Tropical Cruise

Noémie Weinstein

Tropical Cruise

  • Exposition
© Noémie Weinstein

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Born in Rouen, France, Noémie Weinstein lives and works in Montreal. In 2015, she obtained a Master’s degree in Visual and Media Arts from UQAM. Her work addresses the notions of temporality, loneliness and absence through the representation of architectural spaces. Her paintings, drawings and collages have been presented in solo and group exhibitions, such as Faux climats (Maison des arts de Laval, 2018), Les Aérogares (AdMare, 2016), Six peintres - Deux écoles - Trois lieux - Une rencontre (Galerie B-312, 2017) and Réinventer l’espace (CIRCA, 2015). Site web

21 November 2019 to 21 December 2019

Galerie B-312 is pleased to present Tropical Cruise, Noémie Weinstein's latest exhibition, which immerses us in the phantasm of maritime tourism.—The cruise ship fascinates. Its specificity of being a closed territory, but having the capacity to move towards the most exotic lands, makes it a rich heterotopy of imaginary projections.—After the commercialization of air transportation in the 50s, the ship reinvented itself as a source of entertainments and discoveries by increasing stops in exotic destinations. Today, short-lived cruises are flourishing and stopovers, the initial attractions of the cruises, are no longer so important. The ship, a floating luxury hotel, increasingly borrows from the theme park and offers a wide variety of sports and leisure activities that become a destination in itself. The cruise carries with it its lot of paradoxes. The traveler, fond of exclusivities and discoveries, seems to prefer the inauthentic decor of the boat to reality.—Noémie Weinstein is well aware of this, and it is on this tipping point that she developed the paintings constituting Tropical Cruise. The places she paints are a call to this imaginative exoticism. Empty from all human traces and deserted, they support the factitious nature of the tourism industry. In his paintings of medium and large size, the artist chose to join small drawings whose format is reminiscent of the postcard. The acid and fluorescent tints of the pools are reminiscent of the idealized turquoise of seaside travel photos, this dream built and sold. In this, Noémie Weinstein's painting is more broadly a critique of the loss of authenticity of the lived experience.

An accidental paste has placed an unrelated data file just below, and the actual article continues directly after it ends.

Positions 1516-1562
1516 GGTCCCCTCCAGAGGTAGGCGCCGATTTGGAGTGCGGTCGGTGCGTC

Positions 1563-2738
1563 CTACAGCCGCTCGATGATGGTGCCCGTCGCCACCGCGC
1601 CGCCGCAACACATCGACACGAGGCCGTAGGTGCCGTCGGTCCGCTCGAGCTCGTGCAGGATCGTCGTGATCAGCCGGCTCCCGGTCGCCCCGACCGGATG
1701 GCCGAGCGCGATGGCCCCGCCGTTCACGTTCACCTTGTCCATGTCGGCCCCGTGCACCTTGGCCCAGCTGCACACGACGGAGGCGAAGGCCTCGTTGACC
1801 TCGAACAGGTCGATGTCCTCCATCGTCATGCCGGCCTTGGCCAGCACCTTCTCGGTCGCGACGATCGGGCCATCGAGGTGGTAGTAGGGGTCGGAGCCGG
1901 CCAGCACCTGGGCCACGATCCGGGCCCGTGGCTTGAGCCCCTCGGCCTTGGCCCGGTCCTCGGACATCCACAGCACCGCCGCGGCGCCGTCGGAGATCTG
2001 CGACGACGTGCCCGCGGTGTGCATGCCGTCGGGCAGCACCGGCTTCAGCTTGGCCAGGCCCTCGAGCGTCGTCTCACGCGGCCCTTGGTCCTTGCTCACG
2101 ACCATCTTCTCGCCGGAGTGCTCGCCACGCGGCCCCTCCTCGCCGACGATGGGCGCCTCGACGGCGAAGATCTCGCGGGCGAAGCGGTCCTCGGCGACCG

—ISABELLE GUIMOND